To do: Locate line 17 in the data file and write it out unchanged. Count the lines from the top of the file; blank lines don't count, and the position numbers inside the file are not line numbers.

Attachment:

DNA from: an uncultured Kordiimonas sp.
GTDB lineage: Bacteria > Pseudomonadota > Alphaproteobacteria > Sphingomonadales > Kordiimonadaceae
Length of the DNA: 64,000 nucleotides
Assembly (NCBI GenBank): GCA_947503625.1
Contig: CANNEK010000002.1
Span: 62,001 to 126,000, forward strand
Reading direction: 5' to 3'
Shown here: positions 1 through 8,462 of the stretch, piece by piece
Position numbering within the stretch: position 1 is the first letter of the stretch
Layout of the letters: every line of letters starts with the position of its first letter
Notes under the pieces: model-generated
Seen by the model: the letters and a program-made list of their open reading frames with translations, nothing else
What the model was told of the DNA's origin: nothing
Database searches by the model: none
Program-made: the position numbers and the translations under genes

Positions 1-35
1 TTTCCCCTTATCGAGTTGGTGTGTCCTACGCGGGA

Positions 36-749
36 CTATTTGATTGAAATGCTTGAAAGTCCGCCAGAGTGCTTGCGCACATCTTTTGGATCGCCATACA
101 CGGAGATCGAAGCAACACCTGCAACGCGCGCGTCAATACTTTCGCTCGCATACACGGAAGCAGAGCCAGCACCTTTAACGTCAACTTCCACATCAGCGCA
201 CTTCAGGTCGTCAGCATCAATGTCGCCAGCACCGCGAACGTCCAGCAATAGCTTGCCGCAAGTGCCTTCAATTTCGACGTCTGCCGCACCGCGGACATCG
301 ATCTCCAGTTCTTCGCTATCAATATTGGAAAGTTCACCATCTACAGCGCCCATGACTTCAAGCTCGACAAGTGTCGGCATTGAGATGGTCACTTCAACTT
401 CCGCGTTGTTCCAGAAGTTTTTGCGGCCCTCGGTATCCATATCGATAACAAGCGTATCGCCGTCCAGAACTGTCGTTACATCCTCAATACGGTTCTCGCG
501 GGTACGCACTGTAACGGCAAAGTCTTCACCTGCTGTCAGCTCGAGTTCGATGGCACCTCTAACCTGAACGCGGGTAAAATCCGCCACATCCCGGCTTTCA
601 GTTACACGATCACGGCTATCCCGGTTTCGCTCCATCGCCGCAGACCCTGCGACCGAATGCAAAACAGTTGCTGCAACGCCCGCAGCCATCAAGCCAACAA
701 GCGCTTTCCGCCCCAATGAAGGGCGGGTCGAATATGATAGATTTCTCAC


1 TTTCCCCTTATCGAGTTGGTGTGTCCTACGCGGGA